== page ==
One moment in Wallace’s senior year at Richardson stands out for Reese. In January of 2017, Richardson hosted what Reese remembered as a No. 1-ranked and undefeated Dallas Skyline team, with Kansas-bound guard Marcus Garrett. The game went to overtime and Richardson emerged with an overtime victory. With Garrett guarding him, Wallace scored 35.

“We just put the ball in Keaton’s hands all game, and we got out of the way, and we just let him make plays for us,” Reese said. “Over and over and over. That was Skyline’s only loss all season until they lost at the state tournament in San Antonio. That was a special, special memory for Keaton and our program. It just shows you what a competitor he was.”

A few months later, Wallace signed with the Roadrunners. Looking back, Reese had a feeling that Wallace would turn into a good college ball player. But, 2,000 points good?

“UTSA was a great fit for him,” Reese said. “But it’s all about Keaton and his work ethic. So, anything he does, anything he’s done at UTSA, doesn’t surprise me a bit.”

Determined to keep winning, UTSA prepares for UAB

Steve Henson. UTSA beat Florida Atlantic 86-75 at the Convocation Center on Saturday, Feb. 13, 2021, in the second game of a Conference USA men's college basketball back-to-back. - photo by Joe Alexander

Steve Henson’s UTSA Roadrunners have won four straight and seven of their last eight going into a weekend home series against the UAB Blazers. — Photo by Joe Alexander

Coach Steve Henson said Wednesday afternoon in a zoom call with reporters that the UTSA Roadrunners’ two Conference USA home games against the UAB Blazers this weekend likely would be the team’s last games in the regular season.

They’re set for Friday night and Saturday afternoon at the Convocation Center.

In addition, Henson said he expects the games also will be the last two at home in the remarkable careers of Roadrunners seniors Jhivvan Jackson and Keaton Wallace, the leading scorers in the program’s 40-year history.

Both Jackson and Wallace told reporters they have not made a decision on whether they might take advantage of an extra year of eligibility. Before the season, all Division I basketball players were given an extra year because of the coronavirus pandemic.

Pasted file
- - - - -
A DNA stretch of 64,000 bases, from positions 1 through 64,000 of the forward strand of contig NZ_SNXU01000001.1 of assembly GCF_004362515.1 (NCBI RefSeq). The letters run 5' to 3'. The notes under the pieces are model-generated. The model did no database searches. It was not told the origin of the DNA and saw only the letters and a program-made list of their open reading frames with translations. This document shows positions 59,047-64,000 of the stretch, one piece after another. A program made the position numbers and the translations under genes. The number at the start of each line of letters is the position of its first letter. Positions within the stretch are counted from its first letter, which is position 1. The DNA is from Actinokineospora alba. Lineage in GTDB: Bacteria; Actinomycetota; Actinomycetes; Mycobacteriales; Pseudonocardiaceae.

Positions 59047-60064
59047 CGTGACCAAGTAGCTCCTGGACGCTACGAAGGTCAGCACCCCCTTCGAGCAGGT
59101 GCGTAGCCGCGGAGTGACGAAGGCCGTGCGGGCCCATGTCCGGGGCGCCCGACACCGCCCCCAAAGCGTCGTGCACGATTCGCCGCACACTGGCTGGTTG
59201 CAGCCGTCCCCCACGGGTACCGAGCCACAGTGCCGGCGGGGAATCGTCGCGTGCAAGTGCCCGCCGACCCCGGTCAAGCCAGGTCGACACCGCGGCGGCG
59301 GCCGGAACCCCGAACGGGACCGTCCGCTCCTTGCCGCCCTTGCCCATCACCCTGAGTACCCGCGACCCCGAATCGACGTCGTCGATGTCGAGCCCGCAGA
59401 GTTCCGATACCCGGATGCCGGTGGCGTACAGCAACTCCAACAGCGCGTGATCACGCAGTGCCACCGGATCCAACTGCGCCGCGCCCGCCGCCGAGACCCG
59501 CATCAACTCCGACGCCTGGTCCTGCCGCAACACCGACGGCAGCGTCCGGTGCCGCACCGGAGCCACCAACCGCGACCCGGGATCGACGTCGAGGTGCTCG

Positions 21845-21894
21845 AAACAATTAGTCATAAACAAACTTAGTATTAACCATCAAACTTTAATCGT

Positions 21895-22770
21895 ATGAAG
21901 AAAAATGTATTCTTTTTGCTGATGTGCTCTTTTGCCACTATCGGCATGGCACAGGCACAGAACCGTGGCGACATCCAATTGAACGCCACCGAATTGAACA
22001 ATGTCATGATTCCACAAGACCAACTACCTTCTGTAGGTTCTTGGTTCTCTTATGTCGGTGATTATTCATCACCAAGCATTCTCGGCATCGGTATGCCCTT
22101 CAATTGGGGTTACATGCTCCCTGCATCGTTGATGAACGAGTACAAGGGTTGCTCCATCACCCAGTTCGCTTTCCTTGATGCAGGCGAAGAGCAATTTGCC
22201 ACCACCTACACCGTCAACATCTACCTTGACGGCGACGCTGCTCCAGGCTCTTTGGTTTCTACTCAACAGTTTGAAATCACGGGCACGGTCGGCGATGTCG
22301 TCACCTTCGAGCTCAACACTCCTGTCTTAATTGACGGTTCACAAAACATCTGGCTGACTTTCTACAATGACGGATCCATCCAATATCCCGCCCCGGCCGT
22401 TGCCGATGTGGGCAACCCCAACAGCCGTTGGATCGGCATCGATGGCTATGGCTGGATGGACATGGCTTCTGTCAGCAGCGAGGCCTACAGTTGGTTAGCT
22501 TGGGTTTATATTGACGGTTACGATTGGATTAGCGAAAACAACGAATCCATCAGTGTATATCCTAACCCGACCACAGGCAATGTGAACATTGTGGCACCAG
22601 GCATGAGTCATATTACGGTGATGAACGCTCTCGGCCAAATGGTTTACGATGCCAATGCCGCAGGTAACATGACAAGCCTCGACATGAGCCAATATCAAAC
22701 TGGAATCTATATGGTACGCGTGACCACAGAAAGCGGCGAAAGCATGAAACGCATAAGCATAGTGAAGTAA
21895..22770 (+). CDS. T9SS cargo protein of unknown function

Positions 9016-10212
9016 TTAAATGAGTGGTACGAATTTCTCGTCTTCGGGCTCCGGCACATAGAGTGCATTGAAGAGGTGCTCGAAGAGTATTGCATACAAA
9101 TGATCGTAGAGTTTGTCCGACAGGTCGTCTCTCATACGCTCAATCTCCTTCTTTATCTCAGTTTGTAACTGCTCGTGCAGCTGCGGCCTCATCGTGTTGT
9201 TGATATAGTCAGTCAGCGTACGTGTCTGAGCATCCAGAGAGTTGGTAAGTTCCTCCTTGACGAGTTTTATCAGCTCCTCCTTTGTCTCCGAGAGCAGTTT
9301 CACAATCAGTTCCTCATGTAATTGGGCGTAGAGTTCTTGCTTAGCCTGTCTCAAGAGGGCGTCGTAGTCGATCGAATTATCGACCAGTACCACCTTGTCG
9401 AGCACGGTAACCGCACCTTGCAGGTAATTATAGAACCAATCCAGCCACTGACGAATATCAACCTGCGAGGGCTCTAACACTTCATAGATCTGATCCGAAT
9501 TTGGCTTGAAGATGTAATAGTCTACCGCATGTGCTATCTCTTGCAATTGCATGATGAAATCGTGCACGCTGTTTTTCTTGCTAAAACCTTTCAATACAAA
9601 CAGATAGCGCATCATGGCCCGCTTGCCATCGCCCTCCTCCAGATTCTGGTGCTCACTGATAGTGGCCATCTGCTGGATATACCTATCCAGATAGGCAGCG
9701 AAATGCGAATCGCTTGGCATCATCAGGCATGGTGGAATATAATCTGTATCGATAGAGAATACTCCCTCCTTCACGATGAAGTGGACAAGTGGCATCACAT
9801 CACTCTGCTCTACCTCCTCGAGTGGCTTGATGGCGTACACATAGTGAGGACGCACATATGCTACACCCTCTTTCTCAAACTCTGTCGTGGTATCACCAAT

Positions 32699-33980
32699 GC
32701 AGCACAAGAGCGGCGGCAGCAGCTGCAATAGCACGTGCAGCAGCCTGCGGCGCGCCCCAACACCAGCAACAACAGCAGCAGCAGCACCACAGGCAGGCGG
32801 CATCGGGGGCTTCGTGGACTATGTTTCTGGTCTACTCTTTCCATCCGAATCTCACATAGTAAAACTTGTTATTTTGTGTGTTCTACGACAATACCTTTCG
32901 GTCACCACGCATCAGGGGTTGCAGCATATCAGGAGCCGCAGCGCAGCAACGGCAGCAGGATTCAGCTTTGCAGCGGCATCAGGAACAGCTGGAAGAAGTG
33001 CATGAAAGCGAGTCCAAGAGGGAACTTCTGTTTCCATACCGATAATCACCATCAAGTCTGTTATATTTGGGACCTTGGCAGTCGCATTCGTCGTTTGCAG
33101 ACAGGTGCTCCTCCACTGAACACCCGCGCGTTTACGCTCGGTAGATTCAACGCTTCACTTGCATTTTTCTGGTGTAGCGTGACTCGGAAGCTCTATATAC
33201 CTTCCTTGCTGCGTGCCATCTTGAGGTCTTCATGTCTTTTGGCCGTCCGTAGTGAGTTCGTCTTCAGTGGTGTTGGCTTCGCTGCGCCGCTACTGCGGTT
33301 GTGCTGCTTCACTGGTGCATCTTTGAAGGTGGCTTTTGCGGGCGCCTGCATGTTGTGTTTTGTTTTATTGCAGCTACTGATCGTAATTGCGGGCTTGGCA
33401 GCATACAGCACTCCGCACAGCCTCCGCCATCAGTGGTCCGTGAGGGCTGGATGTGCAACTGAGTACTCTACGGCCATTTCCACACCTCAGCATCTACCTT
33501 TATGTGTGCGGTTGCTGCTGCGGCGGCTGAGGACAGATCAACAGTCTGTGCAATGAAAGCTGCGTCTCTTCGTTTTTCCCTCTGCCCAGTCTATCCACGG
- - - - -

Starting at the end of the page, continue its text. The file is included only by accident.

Even so, Henson said he plans on having “Senior Day” festivities on Saturday for Jackson, Wallace and also for forward Phoenix Ford. The coach was asked how “Senior Day” might be different with the lingering possibility that one or both of his high-scoring guards could return.

“I think we’ll go through it as if it’s their last game and worry about it after that,” Henson said. “The guys, right now, they’re focused on continuing to play (into the tournament). We started talking about this weeks ago — the opportunity to start winning games, to play better basketball.

“At one point, we knew four of our final six were going to be at home. That we could go into the conference tournament with some momentum. So, they liked that.

“What we did yesterday in practice was really, really encouraging. Just from different guys making plays. The ball moving. I think our guys are pretty locked in right now. There’s always that emotional piece on Senior Night, right before the game starts. (But) our guys are still planning on playing basketball for awhile.”

UTSA hasn’t played since Feb. 13. On that day, the Roadrunners completed a two-game, home sweep of the Florida Atlantic Owls, pushing their winning streak to four. A day later, a few players came in to shoot at the Convocation Center, but with cold and inclement weather on the way, the campus was scheduled to close at 5 p.m.

As it turned out, a week of the worst winter weather in South Texas in years descended from cold, gray skies, leading to power outages all over the city.
The UTSA basketball team was not spared.

Some players — notably, roommates Wallace and Jackson — had power go out in their apartments. From a basketball standpoint, the inclement weather kept the Roadrunners off the practice floor through Thursday. Ultimately, the team’s two road games, set for Friday and Saturday at Charlotte, N.C., were scrapped.

It was a blow to the fast-improving Roadrunners, who have won seven of their last eight conference games.

“We wanted to go down there and play,” Henson said. “We just couldn’t make it happen.”

Coming up

UAB at UTSA, Friday, 6 p.m.
UAB at UTSA, Saturday, 3 p.m.
Conference USA tournament, at Frisco, March 10-13

Records

UAB 18-5, 10-4
UTSA 12-9, 8-6

Notes

Before the season, C-USA officials left open the first week of March — next week — for any make-up games. Even so, the two games between UTSA and Charlotte likely will not be played, Henson said, because Charlotte’s end-of-week schedule is full. The 49ers are scheduled to play Covid-related makeups on the road at Marshall on March 5 and 6.

“The chances of us playing Charlotte are slim and none,” said Henson, who added that the likely cancellations have created a “pretty weird situation for us” leading into the C-USA tournament.